Due Diligence: Village
Leigh Harrison revisits familiar haunts.
Although I’ve lied about the matter countless times in the past, the truth is that I don’t like stealth games a great deal. I’ve not got the patience or self discipline to take my time, memorize the movements of rooms full of guards, and generally “be stealthy.” I’m too lazy for it. I’ve always found the Metal Gear Solid games to be awfully restrictive for my tastes, and so I was bewildered but intrigued upon hearing that Metal Gear Solid V would be an open world sandbox stealth game. As a statement of intent, “freeform stealth, bro” is a fairly ambitious one, and in parts MGS V’s creative take on the genre, especially when it comes to world building, is as striking as you’d expect from its bold claims. At the same time though, its inability to escape the gnarled clutches of open world conventions means that it is a deeply conflicted experience, one that can astound and confound in the same breath, and one that ultimately pushed me away more forcefully than any previous MGS title— ironically enough because it is filled with the same sorts of restrictions it seeks to eradicate.
Da Wialo Kallai is a little village in the middle of the Afghanistan desert. It sits on either side of a large road, bordered by a stream to the west and a big hill to the east. There’s not much to the north or south except for the great expanses of empty, open ground that make up much of MGS V’s world. The village itself is full of the things you’d expect from both a small settlement and a Metal Gear game: buildings, walls, and other assorted surfaces one can skulk behind and around. This is good, because the village, like the rest of the game, is only populated by bad men you don’t really want seeing you. I’ve been to Da Wialo Kallai at least a dozen times, which means I’m now in the enviable position of being able to say I’m as familiar with it as the part of North London where I actually live.
According to the venerable online resource that is the Metal Gear Wiki (Tactical Espionage Encyclopedia—proving once and for all that anything can be taken too seriously), you only have to visit the village twice. Written in a curiously phlegmatic way, as if the events of the game were simply a matter of public record, the wiki tells me that protagonist Venom Snake went there once to find information on a friend and then again to kill some Soviet commander men. Strangely absent are the handful of times he went back to kidnap various important soldiers he was told would be an asset to his private army. Or the two other times he rescued different hostages from the same room in the same building—one on a Tuesday, the other on a Saturday afternoon. Or even that time he attached a giant balloon to a sheep and whisked it away to be part of his grotesque personal oilrig zoo.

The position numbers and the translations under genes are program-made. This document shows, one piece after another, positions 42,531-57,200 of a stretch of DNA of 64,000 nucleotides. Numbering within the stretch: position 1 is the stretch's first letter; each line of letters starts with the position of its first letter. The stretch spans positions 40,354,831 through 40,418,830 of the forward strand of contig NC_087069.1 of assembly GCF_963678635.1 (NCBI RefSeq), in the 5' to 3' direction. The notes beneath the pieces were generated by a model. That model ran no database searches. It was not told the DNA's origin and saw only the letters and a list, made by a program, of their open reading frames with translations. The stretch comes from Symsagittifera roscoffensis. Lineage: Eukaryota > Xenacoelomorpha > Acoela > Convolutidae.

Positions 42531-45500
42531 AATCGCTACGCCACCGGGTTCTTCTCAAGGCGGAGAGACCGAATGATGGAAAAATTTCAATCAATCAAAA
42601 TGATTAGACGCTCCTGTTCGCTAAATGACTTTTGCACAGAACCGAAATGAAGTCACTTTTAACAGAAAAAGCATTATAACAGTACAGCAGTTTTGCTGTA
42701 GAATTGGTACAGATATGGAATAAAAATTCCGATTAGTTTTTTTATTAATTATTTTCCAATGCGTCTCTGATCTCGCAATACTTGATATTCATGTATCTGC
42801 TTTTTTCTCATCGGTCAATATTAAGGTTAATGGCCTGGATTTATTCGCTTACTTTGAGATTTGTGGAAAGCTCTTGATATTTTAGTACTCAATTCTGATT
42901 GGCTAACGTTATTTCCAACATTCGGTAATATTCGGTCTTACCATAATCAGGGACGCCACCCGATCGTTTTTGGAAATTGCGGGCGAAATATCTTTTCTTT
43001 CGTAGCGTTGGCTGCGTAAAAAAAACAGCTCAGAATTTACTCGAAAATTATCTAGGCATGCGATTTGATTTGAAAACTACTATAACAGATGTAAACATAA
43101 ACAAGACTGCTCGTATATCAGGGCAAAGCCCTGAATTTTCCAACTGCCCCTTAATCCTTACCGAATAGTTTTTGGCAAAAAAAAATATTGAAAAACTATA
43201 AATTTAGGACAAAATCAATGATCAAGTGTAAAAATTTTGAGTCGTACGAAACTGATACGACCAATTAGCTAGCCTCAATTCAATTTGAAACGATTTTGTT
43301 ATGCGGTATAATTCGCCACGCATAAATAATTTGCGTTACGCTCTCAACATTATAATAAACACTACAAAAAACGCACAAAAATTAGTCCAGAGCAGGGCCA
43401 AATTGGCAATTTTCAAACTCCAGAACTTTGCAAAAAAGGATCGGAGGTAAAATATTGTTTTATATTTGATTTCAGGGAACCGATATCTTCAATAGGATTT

The Tactical Espionage Encyclopedia doesn’t make mention of these insubstantial anecdotes because they are all unimportant. Like the bloke Churchill sent out for more brandy and cigars or all but one of Elvis Presley’s bathroom breaks, those other times I visited Da Wialo Kallai are lost to history because nobody cares to hear about them. And I can’t really blame anyone—the other ten times were strikingly similar to the two “important” ones. The thing about Da Wialo Kallai, and for that matter lots of the places and tasks that make up MGS V, is that you can do pretty much the same thing in any given situation.
Apart from the first time when I had no option, I always approach the village in the same way, starting from that big hill to the east. I land in my chopper blaring out Kim Wilde’s “Kids in America,” scan the entire settlement for enemies, and then proceed down the hill and around the village. I remove all the bad men from the foot of the hill, then head to the south and clear the bit of the settlement that borders the nothingness of the desert. Next I whip up the village’s western end as I hug the stream, turn right, and dispose of any stragglers to the north who were too stupid to realize something terrible has been afoot for the last seven or so minutes. With these out of the way I then descend on the two-story command center in the middle of the village, which will inevitably be filled with collectible rubbish and any hostages I might need if that’s the purpose of this particular infiltration. After that I run around all the now nicely deserted buildings and remove anything of value that isn’t nailed down. If viewed from above, these trips to Da Wialo Kallai would look a lot like Snake was trying to draw a neat square around the village with his feet, and then run around stealing things as he maniacally colors that square in. This could conceivably be a legitimate coping mechanism he’s developed to distract himself from the boredom of having to repeatedly return to the same place again and again and again.